The city’s signature event took place last Saturday and Sunday, May 5th – 6th primarily at Soldiers Memorial and the Campbell House Museum and included tours, a Civil War film series and book sale, and special exhibits. The walking tour that I conducted on Sunday covered roughly fourteen city blocks resonant with Civil War history, from the Old Courthouse west and north to the Campbell House Museum.

The homes of Margaret Parkinson McClure (for a time the Chestnut Street Prison for Women) and Elizabeth Hobbs Keckly (by 1861 Mary Todd Lincoln’s modiste in the White House), Bernard Lynch’s slave trade establishments, the Myrtle Street and Gratiot Street Prisons, street ambushes of Federal troops at 5th & Walnut Streets and near the Recorder’s Court on Olive Street, a recounting of the Affair at Camp Jackson, and St. Louis’ critical role in the survival of the Union, were some of the sites and subjects that I covered.

The front doors to Campbell House, which offers the most elegant window on family life in St. Louis during the Civil War, were metaphorically thrown wide for visitors to step into the mid-nineteenth century. Robert Campbell provisioned Union troops in southern Missouri during the war.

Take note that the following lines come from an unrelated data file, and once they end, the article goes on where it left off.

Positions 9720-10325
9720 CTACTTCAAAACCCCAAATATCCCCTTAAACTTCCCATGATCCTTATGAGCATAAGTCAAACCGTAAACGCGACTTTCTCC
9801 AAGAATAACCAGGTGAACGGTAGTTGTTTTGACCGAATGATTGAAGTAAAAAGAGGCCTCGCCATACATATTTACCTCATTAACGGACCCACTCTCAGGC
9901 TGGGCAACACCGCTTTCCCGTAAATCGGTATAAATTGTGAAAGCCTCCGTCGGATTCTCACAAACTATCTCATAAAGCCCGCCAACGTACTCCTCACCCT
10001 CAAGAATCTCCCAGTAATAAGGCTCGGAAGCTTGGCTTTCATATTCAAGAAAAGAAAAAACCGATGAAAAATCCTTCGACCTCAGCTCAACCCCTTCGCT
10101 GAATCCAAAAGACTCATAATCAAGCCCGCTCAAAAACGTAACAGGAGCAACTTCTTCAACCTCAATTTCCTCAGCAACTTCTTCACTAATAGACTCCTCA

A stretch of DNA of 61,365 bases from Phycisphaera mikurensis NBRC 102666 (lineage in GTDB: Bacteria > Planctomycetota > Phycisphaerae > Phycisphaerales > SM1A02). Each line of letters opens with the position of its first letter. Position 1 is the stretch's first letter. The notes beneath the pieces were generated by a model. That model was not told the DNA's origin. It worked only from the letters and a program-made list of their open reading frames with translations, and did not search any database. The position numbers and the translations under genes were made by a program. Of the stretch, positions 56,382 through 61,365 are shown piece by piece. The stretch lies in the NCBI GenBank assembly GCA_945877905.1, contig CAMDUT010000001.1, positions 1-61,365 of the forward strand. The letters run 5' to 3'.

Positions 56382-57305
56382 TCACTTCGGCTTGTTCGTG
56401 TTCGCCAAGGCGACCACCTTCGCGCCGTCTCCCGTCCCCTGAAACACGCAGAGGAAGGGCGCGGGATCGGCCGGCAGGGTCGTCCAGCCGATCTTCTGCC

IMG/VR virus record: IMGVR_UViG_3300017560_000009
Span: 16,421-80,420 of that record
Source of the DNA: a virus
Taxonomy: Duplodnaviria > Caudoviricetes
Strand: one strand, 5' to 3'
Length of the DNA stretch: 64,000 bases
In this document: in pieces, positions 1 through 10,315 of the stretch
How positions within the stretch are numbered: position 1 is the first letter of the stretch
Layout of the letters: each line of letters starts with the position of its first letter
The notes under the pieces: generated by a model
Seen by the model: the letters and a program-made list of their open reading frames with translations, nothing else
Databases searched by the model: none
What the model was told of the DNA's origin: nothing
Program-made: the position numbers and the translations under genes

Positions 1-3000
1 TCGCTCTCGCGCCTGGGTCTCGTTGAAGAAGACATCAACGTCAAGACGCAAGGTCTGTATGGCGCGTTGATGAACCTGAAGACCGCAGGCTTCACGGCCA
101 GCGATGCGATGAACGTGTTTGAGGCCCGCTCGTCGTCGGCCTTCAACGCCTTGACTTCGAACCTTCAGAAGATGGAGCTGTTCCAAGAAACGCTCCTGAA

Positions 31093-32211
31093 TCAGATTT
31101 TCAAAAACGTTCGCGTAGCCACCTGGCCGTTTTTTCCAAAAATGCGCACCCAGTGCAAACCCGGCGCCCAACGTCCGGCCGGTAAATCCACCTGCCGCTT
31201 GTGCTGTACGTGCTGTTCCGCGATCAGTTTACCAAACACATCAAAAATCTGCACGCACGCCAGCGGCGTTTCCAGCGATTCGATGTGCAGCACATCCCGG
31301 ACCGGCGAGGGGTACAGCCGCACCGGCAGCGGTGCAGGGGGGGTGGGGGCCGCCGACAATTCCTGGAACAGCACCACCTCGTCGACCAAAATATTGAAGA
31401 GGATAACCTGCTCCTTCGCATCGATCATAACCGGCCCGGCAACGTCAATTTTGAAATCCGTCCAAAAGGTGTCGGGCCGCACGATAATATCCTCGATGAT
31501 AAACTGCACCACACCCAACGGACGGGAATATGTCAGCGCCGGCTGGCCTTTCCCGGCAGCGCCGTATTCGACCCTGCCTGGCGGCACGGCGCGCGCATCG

His wife, Virginia Kyle Campbell, nursed wounded soldiers in hospitals nearby.

Andy Hahn, Director of the Campbell House Museum, guided tours of Lucas Place as it existed during the Civil War.

St. Louis’ Soldiers Memorial Military Museum provided an especially symbolic setting

for The Year of the Soldier. Exhibits in the east wing illustrated the little-known importance of Benton Barracks during and after the war, and personalized the soldiers’ experience with uniforms, photographs, and weaponry.

Dr. Lynnea Magnuson spearheaded the events at Soldiers Memorial that included films depicting the soldier’s experience such as “The Red Badge of Courage” and “Glory”.

James Erwin of Main Street Books in St. Charles (http://mainstreetbooks.net/) offered an excellent selection of books pertaining to the Civil War in St. Louis, throughout the State of Missouri and in the nation, including his Guerillas in Civil War Missouri, published by the History Press in February of this year (http://www.historypressblog.net/sneak-peek/guerrillas-in-civil-war-mo/).